Plated Dinner versus Buffet

Plated Dinner versus Buffet - Raleigh, NC.

When you’re planning your wedding reception, one of the first decisions you’ll have to make is how to serve food to your guests—plated dinner versus buffet. While both will serve you well, there are certain situations where one might be more appropriate. Knowing the pros and cons of each can help you ensure your reception will be a success.

First, what’s the difference? Plated dinners are where guests are served at their seats. Couples can do this a couple of ways. Either guests can select their entrée ahead of time – say through their RSVP – or they can be served a duet meal, which consists of two half portions of meat/seafood/pasta. A buffet style dinner is where guests walk alongside long tables, select from a variety of options presented in chafing dishes or on platters and take their plates back to their seats. Staff are on-hand to help serve and replenish, as needed.

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via Jessica Scott Photography

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via guciophotography

Here are some of the pros of a plated dinner:

• Plated dinners ensure all of your guests receive their food at the same time. 

• They are elegant and provide a wonderful dining experience for your guests, especially for a formal wedding.

• Your caterer will know exactly how many meals to plan for, mitigating risk for extra added costs or wasted food.

• You can plan around how long your plated dinner will last and can fill in other wedding details, like toasts and important dances, while guests are dining.

And here are some cons:

• You will have to budget for more servers and possibly an on-site chef.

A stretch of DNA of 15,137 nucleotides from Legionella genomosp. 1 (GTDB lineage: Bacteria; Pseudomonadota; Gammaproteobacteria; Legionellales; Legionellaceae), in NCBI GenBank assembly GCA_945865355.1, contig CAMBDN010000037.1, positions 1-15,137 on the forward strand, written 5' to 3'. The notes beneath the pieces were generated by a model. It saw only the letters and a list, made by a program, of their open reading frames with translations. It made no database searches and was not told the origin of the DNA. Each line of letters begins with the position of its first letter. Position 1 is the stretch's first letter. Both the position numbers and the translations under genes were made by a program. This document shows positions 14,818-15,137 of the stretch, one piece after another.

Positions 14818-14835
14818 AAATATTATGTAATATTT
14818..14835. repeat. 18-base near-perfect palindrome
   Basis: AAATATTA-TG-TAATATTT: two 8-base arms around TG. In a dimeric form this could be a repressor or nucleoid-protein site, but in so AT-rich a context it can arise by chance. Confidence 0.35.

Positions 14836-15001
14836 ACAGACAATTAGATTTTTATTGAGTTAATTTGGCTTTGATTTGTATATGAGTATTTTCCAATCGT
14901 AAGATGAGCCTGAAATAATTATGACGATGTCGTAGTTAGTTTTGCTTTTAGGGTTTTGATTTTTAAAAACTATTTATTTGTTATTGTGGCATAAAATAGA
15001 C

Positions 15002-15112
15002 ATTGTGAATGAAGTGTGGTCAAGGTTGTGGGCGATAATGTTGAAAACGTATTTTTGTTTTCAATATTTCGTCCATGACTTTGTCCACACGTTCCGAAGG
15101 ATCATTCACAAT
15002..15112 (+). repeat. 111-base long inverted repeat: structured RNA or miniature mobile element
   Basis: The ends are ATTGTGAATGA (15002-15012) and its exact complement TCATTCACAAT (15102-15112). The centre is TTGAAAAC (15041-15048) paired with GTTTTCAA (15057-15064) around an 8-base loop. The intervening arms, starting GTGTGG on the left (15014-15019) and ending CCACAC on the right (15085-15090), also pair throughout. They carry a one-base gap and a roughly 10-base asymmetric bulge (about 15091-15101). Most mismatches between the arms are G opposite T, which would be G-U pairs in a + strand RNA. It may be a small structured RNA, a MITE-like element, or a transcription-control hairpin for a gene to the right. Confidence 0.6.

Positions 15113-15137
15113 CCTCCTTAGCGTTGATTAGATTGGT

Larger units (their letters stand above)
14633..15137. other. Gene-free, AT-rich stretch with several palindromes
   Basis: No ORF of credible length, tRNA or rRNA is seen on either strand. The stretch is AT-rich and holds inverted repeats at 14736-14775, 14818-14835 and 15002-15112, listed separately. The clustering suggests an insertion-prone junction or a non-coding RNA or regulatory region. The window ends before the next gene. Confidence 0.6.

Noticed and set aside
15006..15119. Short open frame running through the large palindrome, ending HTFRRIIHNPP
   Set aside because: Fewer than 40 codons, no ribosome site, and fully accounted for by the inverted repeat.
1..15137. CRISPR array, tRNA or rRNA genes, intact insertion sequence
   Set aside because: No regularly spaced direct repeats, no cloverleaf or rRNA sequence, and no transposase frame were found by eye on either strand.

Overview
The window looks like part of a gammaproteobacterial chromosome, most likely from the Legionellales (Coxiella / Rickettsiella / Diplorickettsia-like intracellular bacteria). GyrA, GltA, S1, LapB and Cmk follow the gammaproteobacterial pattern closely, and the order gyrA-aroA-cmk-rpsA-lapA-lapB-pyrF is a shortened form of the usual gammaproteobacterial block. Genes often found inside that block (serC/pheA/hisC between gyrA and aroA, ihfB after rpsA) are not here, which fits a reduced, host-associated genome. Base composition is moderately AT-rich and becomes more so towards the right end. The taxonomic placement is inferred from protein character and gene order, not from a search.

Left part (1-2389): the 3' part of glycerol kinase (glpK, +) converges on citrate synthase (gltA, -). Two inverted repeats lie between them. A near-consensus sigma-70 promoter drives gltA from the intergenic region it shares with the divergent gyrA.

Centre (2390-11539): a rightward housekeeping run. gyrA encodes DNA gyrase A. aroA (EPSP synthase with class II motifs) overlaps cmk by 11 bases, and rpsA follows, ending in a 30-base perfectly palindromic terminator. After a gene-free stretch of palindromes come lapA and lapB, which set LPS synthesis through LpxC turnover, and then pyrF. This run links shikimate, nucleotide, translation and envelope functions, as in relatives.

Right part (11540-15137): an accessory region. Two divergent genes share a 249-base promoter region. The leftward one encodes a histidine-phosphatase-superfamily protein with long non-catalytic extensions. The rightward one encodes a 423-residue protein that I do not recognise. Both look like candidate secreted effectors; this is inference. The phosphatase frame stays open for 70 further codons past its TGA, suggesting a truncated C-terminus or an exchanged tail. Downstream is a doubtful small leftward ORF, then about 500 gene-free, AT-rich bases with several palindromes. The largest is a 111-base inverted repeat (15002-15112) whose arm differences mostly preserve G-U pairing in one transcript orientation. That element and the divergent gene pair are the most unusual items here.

• For guests with food allergies, limited options might be a challenge.

• If you allow guests to select their entrée beforehand, you will have to keep track of those responses and ensure the place cards match their selection.

• If a guest does not RSVP but shows up to your wedding, your caterer may have to scramble to accommodate them.

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Buffet style pros:

• This is a more cost-effective solution to serving a large crowd.

• It allows for more options to accommodate guests with food allergies.

• Guests can choose their portions so they if they don’t enjoy one thing, there are other options for which they can choose.

• Buffets tend to be more casual, which lets your guests get up and mingle.

Here are the cons:

• If not managed correctly, buffets can become chaotic and long lines can form.

• Since there is no way to manage portions, you run the risk of running out of food. Plan ahead and order extra (your caterer will know how to do this effectively).

• You will have to rent extra tables, linens, chafing dishes and still account for servers if not provided through your caterer.


via Theo Milo Photography

Think about the kind of reception you want to have and envision how a plated dinner or a buffet will fit in. For more elegant, sophisticated affairs, a plated dinner might seem more appropriate. If you’re more laidback and are planning a more casual wedding, a buffet style dinner would be great. Weigh the pros and cons of each and talk to your caterer about what has worked well in the past. They are your ally and will give great insight into the best way to create a wonderful dining experience.